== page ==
Background: While language barriers between healthcare providers and minority-language-speaking patients often lead to miscommunication and jeopardize patient safety, language audits of the former have received little attention. Goal: Based on the context in Southern Taiwan, where the elderly population mainly speaks the local dialect Taiwanese, this study examines nurses' perceptions of their proficiency in and need for medical Taiwanese ('MED-TW'), and attitudes toward it. Method: A questionnaire survey was conducted among 859 nurses from three levels of healthcare units: primary care stations (H1), a regional hospital (H2) and a medical center (H3). Results: Nurses from the rural-based H1 unit displayed significantly stronger needs for Taiwanese (TW) than those from urban-based H2 and H3. Specifically, H1 nurses reported encounters with the largest proportion of T W-speaking clients (p<0.001) and the highest frequency of using TW with clients (p<0.001). However, H1 nurses' self-evaluation of their TW proficiency revealed a lower score than those of the H2 and H3 nurses, especially with regard to medical TW proficiency (p<0.05). Finally, while nurses with a high command of TW felt it helped their work, those with a low level did not feel this impacted their performance. Conclusion: Nurses working in locations where the use of the minority language is prevalent would benefit more from learning this language.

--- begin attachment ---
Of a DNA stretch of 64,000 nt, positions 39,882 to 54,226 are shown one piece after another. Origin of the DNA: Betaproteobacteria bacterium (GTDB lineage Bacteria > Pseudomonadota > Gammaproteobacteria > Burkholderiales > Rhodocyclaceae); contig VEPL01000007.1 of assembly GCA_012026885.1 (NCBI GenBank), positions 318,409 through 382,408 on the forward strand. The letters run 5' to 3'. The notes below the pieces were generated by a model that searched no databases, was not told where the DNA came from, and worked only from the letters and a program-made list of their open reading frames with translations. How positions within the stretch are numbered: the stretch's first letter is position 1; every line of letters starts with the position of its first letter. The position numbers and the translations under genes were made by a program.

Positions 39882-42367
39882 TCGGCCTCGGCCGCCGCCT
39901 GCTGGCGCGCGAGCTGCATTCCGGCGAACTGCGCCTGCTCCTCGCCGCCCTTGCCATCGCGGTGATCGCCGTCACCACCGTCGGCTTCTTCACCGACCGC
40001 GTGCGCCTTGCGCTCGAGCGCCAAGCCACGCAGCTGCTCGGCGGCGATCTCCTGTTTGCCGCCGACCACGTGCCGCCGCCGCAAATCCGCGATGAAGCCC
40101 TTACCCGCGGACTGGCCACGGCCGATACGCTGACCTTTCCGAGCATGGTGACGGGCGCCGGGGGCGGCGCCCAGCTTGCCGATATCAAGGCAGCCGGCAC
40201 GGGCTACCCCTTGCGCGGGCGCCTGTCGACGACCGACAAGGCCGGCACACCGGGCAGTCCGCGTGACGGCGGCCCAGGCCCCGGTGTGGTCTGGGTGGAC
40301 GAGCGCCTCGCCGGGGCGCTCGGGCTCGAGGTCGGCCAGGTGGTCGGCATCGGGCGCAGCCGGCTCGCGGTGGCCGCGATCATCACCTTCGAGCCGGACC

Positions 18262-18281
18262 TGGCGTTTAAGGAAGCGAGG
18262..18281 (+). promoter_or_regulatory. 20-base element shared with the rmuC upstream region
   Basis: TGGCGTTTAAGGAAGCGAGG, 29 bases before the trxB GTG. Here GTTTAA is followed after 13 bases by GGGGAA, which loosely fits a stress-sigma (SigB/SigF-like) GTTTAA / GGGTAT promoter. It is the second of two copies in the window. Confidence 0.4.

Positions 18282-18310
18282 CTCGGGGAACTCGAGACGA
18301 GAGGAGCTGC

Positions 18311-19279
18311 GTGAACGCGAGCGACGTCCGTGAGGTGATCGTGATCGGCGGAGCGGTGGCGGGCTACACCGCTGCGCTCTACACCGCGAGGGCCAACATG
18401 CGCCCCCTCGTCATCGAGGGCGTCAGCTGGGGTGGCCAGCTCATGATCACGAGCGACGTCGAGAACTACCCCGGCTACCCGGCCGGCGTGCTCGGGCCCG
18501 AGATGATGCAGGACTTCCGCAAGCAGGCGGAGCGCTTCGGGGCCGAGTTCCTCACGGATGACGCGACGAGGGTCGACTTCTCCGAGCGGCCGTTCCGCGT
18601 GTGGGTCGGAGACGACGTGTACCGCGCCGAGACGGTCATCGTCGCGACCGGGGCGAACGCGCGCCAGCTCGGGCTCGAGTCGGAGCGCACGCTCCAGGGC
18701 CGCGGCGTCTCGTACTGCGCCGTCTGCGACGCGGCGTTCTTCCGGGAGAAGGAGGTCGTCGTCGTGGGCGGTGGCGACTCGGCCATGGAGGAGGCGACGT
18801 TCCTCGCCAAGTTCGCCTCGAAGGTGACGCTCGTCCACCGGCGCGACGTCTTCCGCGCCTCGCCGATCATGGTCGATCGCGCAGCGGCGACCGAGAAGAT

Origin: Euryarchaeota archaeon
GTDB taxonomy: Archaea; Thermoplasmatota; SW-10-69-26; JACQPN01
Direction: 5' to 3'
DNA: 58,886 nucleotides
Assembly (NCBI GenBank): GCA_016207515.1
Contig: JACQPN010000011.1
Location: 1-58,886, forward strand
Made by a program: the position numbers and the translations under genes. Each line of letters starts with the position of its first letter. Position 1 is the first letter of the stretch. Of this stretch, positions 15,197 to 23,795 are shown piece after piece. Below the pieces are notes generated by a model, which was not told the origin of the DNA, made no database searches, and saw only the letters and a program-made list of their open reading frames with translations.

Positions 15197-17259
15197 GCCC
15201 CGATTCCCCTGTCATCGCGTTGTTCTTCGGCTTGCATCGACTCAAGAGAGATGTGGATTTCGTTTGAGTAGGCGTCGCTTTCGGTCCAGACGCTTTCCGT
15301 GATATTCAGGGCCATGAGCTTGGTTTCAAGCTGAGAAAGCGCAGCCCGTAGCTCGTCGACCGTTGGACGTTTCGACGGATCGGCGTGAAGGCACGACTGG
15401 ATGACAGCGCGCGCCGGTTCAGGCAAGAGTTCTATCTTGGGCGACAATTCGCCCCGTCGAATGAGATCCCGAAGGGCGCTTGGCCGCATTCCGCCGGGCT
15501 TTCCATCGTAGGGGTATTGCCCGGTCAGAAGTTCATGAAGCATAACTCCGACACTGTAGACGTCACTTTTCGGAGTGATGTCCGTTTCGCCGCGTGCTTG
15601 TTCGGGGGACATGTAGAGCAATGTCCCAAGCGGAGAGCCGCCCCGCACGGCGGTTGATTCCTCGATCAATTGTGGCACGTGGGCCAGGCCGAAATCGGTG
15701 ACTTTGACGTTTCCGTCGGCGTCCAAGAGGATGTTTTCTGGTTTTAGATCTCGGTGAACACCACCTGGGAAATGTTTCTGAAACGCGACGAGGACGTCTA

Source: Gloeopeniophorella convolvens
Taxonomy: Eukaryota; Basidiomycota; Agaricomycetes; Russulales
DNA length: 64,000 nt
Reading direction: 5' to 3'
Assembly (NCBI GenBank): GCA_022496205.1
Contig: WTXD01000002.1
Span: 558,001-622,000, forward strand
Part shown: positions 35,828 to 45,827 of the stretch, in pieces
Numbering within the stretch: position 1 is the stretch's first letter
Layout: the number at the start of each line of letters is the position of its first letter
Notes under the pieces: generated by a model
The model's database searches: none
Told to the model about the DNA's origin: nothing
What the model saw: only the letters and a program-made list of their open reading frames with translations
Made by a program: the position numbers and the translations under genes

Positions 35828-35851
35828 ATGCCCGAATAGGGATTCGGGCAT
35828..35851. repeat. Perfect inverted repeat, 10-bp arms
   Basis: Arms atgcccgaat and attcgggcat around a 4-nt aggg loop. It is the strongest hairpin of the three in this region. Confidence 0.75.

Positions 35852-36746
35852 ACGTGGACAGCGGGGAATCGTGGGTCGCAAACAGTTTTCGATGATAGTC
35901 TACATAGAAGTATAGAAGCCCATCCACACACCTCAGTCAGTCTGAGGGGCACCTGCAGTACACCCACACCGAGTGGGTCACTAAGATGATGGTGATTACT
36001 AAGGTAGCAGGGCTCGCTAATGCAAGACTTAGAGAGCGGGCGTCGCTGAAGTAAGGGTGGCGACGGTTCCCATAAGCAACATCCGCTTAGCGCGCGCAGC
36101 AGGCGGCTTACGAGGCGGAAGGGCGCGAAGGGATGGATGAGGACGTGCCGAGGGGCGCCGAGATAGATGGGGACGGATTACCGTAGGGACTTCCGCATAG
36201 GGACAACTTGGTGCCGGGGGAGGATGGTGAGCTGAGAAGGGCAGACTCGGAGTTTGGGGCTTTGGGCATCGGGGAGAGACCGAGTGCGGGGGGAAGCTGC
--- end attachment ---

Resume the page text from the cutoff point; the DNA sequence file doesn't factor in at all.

All Science Journal Classification (ASJC) codes
- Public Health, Environmental and Occupational Health